Star Trek Online Review, Part 1 - The Old - Page 6
You have 4 sides to your shield, front, back, left and right. If a ship is beating on the same side for too long, it will go down and it will expose your hull to damage. You have to rotate around to make sure you don’t allow that to happen, but you can also use skills to strengthen or repair your shields (or those of your allies), or you can route power from other systems to make sure they are not going to be destroyed in two seconds. If you route power from other systems however, for example from your weapons, you’ll find those systems will underperform to a degree, so you need to choose wisely.
Shooting a ship isn’t the only way to get shields down, there are skills that aid with that. There are also skills to repair your hull, while others will deactivate enemies’ systems, rendering them useless for a certain amount of time. There are buffs, debuffs, the lot, exactly what you’d expect from any MMO.
The abilities you use on your ship are dependent on your Bridge Officers. They are not only NPCs that you can use in your ground combat as your henchmen, a bit like you can do in Guild Wars, they also give your ship skills. So let’s say your ship has a tactical slot, you can assign your Tactical Bridge Officer to that slot and you can use whatever skill he is trained to use in space combat. For example, some Tactical Officers have a skill called Torpedo: High Yield that enhances the next torpedo you launch so that it deals more damage. That means your OWN class doesn’t have much importance in space combat, because the skills that you will use are dependent on what Bridge Officers you utilise, how they are specced and what slots your ship has. However your class brings a few unique skills that are not available to other classes during space missions and that are not influenced by how many slots your ship has for any role.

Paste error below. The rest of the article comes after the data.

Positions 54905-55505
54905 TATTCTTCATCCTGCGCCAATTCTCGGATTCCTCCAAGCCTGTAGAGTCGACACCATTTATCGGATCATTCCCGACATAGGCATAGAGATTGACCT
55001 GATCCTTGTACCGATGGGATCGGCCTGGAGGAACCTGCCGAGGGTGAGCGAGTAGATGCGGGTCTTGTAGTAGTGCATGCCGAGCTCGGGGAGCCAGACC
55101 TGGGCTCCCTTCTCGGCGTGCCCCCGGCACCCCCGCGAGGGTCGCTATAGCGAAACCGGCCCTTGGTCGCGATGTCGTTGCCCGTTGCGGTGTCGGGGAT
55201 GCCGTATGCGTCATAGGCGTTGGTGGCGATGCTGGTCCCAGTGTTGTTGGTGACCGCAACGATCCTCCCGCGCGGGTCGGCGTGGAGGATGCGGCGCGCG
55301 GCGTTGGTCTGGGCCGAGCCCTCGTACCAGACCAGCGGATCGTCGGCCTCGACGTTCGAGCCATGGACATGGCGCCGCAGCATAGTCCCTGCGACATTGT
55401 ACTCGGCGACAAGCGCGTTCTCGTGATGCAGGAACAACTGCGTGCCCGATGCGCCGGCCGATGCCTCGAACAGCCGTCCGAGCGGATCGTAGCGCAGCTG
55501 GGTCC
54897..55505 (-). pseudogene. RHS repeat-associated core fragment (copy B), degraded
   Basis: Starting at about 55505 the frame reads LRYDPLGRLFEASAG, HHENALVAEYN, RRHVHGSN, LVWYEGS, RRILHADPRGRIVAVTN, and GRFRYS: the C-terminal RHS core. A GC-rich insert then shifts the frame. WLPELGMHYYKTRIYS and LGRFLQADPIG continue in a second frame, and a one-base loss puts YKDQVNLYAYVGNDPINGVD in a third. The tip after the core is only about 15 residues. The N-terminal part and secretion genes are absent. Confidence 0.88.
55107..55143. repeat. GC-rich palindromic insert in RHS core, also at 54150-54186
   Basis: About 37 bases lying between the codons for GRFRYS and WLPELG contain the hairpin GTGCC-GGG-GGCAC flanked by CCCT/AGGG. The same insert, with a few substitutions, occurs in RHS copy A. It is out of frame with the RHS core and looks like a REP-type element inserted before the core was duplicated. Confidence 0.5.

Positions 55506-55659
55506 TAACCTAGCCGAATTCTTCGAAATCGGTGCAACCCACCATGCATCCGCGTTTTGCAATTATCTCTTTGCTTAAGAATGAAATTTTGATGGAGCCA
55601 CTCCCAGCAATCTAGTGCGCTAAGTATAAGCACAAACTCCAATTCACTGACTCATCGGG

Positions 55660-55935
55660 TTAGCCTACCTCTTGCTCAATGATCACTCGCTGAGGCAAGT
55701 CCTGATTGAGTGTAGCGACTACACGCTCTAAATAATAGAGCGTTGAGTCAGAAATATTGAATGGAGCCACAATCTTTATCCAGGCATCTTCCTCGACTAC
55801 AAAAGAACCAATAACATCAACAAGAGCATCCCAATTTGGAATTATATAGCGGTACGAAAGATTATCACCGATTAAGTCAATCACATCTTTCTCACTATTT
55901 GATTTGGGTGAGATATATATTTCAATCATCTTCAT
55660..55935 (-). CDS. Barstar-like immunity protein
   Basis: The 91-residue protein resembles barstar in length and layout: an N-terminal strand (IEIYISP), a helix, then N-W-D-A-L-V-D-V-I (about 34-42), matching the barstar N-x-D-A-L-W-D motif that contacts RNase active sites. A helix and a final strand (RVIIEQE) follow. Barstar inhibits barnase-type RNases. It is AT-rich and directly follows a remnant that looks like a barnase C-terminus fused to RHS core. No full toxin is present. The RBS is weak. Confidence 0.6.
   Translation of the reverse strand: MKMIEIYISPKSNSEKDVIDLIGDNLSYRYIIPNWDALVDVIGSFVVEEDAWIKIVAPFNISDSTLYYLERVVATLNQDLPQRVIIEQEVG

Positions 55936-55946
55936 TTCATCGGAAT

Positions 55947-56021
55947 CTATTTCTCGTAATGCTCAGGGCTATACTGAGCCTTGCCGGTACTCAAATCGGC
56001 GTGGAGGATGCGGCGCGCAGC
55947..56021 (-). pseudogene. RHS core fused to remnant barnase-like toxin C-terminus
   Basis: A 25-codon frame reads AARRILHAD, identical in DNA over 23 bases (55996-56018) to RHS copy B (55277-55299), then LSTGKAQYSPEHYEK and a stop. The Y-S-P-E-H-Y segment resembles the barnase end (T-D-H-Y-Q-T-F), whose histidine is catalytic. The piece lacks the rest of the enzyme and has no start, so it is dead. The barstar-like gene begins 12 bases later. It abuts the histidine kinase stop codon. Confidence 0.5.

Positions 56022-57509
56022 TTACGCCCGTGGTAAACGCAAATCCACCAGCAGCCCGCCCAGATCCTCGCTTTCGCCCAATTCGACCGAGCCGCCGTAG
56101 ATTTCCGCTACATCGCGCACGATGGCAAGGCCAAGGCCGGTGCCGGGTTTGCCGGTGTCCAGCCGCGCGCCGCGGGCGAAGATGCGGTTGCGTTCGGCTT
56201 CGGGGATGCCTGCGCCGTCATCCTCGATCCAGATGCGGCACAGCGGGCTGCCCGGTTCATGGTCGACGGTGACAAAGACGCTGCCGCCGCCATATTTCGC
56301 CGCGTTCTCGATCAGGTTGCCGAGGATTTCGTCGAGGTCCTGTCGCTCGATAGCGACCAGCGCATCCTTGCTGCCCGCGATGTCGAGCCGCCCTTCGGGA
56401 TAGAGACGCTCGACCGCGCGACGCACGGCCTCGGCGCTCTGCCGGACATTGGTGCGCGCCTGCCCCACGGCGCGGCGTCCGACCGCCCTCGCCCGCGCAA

Ground combat requires you to beam somewhere, usually on a planet, but sometimes on a ship or in an enemy base, and kill mobs as you meet them in groups, while you fulfill the mission’s objectives. Since all the missions are scripted, you can’t grind mobs. Once they are dead, they are dead, move onto the next step. Ground combat is where some people found the game wasn’t so great. Some of the landscapes and scenarios aren’t exactly breath taking in contrast with the space environment, which looks stunning. Further there are little annoyances to do with character movement, which to me are just minor and don’t bother me too much, but to some they can be unsettling. For example, it has happened to me a few times that I ordered my character to stumble forward, and it would stumble backwards if there was something blocking my path. The game has collision detection for both allies and enemies, which might be annoying for some. That’s totally fine by me, as many other games have that. Cryptic however keeps working on these issues, so you should hardly find any at the moment.Continued on the next page